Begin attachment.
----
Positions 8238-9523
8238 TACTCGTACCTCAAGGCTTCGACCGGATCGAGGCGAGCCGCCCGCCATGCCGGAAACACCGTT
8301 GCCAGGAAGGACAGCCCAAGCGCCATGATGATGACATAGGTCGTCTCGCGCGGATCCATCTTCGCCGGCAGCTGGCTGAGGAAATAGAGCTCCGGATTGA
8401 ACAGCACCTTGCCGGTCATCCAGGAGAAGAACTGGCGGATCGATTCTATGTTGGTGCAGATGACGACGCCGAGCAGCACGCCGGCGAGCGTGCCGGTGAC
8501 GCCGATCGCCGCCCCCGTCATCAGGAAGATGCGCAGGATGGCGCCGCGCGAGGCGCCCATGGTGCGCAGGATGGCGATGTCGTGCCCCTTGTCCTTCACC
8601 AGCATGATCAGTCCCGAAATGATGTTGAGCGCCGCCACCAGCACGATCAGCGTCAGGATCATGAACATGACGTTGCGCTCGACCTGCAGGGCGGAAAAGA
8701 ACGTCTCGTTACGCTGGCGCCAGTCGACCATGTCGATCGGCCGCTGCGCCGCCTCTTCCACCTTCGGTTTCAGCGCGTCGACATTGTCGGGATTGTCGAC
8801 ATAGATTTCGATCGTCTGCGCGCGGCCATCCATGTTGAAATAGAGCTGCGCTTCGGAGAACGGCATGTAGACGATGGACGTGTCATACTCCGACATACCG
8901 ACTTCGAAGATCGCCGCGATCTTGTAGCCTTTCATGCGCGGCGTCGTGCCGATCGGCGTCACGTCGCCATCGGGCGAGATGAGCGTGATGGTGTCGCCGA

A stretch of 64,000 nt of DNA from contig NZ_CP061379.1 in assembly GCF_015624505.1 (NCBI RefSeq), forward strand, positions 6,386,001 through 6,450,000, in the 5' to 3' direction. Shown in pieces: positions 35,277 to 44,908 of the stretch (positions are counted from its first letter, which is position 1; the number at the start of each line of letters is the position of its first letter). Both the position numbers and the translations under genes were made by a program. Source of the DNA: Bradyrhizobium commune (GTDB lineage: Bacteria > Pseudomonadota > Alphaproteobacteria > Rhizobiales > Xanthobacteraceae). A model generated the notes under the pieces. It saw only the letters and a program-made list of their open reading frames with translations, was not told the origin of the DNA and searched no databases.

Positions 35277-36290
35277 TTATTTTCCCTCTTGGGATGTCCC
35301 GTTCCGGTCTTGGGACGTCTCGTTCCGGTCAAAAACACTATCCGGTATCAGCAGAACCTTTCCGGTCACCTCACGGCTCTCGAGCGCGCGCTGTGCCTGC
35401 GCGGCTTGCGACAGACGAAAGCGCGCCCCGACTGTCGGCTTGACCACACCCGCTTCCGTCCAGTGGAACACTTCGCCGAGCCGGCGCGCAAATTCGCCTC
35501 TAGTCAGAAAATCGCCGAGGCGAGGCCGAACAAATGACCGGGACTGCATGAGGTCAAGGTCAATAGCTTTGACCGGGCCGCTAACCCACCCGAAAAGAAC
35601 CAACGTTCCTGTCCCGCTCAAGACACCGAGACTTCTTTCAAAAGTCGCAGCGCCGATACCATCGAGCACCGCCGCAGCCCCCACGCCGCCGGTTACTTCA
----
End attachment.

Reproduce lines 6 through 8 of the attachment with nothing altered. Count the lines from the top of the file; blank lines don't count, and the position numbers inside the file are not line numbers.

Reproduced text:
8601 AGCATGATCAGTCCCGAAATGATGTTGAGCGCCGCCACCAGCACGATCAGCGTCAGGATCATGAACATGACGTTGCGCTCGACCTGCAGGGCGGAAAAGA
8701 ACGTCTCGTTACGCTGGCGCCAGTCGACCATGTCGATCGGCCGCTGCGCCGCCTCTTCCACCTTCGGTTTCAGCGCGTCGACATTGTCGGGATTGTCGAC
8801 ATAGATTTCGATCGTCTGCGCGCGGCCATCCATGTTGAAATAGAGCTGCGCTTCGGAGAACGGCATGTAGACGATGGACGTGTCATACTCCGACATACCG